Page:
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Table 1 Definition of the study variables

From: Effectiveness of spirometry as a motivational tool for smoking cessation: a clinical trial, the ESPIMOAT study

Active smoker Diagnosis of chronic obstructive pulmonary disease (COPD)
Any patient who smokes one or more cigarettes per day will be considered an active smoker. The criteria for the diagnosis of COPD is a post-bronchodilator FEV1/FVC ratio of < 70% (absolute value).
Spirometry technique Spirometric patterns
Baseline spirometry: the nurse responsible for the spirometry testing will be experienced in the technique and familiar with the ATS/ERS criteria for acceptability (correct start with back extrapolated volume of <150 ml or 5%, curve with no marks or notches and correct end, with no leaks and lasting at least 6 seconds or with a plateau > 1 second in the volume-time curve). Spirometry results will be considered within the normal range if FEV1/FVC > 70% (absolute value) and FVC and FEV1 > 80% of the predicted values.
The pattern is classified as obstructive if FEV1/FVC < 70% (absolute value).
To meet the criteria for repeatability, there must be three acceptable manoeuvres and the FVC and FEV1 values in the two best two must differ by no more than 100 ml. The pattern is classified as restrictive if FEV1/FVC > 70% (absolute value) and FVC < 80% of the predicted value.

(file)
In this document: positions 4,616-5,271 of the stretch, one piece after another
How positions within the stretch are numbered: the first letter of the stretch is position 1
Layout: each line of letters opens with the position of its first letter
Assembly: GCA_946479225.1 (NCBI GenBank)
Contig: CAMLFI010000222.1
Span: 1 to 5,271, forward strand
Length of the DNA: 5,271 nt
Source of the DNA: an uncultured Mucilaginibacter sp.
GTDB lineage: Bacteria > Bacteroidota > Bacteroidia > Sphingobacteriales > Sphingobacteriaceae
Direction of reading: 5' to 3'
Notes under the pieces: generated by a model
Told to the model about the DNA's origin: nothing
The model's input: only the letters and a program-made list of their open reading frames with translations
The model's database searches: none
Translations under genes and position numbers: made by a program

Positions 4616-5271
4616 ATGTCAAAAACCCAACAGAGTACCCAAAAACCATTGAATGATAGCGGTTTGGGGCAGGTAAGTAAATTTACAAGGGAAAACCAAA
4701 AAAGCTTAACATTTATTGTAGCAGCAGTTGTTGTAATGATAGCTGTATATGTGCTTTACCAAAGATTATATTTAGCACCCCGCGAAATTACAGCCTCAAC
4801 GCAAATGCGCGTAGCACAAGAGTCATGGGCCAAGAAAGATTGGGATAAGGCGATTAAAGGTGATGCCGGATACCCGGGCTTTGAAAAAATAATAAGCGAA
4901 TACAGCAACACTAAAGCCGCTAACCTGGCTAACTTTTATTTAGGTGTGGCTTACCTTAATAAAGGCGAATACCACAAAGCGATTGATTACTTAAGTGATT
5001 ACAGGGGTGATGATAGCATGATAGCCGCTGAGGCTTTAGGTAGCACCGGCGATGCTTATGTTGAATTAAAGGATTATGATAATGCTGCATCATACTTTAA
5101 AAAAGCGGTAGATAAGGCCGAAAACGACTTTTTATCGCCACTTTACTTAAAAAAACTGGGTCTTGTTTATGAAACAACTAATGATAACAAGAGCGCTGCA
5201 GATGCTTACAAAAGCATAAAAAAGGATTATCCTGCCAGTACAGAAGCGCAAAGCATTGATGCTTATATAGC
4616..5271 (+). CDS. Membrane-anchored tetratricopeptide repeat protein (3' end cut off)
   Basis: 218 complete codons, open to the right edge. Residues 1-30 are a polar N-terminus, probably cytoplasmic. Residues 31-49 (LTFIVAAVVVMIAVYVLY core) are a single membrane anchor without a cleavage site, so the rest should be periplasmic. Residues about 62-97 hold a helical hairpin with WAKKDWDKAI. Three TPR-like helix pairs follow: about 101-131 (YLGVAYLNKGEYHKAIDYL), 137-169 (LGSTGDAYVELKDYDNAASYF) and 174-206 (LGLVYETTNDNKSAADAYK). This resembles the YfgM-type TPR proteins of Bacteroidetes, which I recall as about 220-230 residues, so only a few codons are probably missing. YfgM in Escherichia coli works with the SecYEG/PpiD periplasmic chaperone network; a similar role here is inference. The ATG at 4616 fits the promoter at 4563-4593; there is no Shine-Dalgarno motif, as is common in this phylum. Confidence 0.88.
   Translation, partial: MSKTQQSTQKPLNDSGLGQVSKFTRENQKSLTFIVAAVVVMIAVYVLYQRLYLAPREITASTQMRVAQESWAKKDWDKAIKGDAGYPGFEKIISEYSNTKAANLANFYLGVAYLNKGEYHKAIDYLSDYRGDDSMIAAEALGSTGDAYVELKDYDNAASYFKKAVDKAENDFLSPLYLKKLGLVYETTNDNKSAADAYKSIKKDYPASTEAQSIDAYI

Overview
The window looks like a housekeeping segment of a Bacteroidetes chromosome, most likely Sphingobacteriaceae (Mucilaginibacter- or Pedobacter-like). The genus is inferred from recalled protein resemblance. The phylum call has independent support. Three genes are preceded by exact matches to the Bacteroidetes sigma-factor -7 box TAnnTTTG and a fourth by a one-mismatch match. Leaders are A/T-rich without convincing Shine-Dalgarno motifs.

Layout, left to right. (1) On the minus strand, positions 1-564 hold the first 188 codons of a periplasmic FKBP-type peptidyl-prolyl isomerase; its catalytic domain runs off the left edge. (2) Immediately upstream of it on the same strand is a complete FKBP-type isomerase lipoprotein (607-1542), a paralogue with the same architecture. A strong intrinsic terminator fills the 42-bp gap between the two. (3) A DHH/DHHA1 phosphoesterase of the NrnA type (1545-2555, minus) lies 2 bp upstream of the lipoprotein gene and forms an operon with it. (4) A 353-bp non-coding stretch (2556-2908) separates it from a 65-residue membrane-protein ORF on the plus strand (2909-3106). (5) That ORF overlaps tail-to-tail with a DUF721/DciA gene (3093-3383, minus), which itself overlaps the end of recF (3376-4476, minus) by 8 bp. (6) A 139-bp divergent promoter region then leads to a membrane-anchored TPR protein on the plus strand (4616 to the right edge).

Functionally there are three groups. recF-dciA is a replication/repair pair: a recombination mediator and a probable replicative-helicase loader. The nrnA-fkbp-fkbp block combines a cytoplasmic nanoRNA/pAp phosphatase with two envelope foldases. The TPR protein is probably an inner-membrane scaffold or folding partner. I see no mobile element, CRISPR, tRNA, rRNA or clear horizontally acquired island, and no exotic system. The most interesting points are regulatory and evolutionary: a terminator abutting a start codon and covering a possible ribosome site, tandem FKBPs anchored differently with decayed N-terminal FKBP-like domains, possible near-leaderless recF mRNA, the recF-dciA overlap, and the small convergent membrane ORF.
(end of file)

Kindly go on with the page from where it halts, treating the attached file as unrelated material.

The pattern is classified as mixed if FEV1/FVC < 70% (absolute value) and FVC < 80% of the predicted value.
Bronchial challenge: After performing the baseline test, patients will be given 400 mcg of Salbutamol (in a holding chamber) and 15–20 minutes later a further spirometry test will be conducted applying the same criteria for acceptability and reproducibility as for the baseline test. The bronchial challenge is regarded as positive when FEV1 or FVC increase by 12% or 200 ml compared to baseline values 15–20 minutes after administering 400 mcg of Salbutamol (in a holding chamber).
Contraindications for spirometry testing Quitting smoking
• Poor general health, old age, etc. A year after the intervention, patients will be considered to have stopped smoking if they report abstinence (defined as no of consumption of tobacco for at least 7 days) and this is confirmed by CO-oximetry (a carbon monoxide concentration in exhaled air of < 10 ppm is considered sufficient).
• Recent pneumothorax (< 6 months)
• Unstable angina or recent acute myocardial infarction (< 6 months)
• Recent retinal detachment (< 6 months)
• Recent abdominal or thoracic surgery (< 6 months) Co-oximetry technique
• Recent eye surgery (< 6 months) The patient takes a deep breath and holds it for 15 seconds. They then breathe out slowly and completely (as far as they can). It is then necessary to wait for several seconds until the CO-oximeter settles and shows the exact concentration of carbon monoxide (CO) in parts per million (ppm) in the air exhaled by the patient.
• Thoracic aortic aneurysm
• Hemoptysis of unknown origin
• Active tuberculosis
• Tracheostomy
• Facial paresis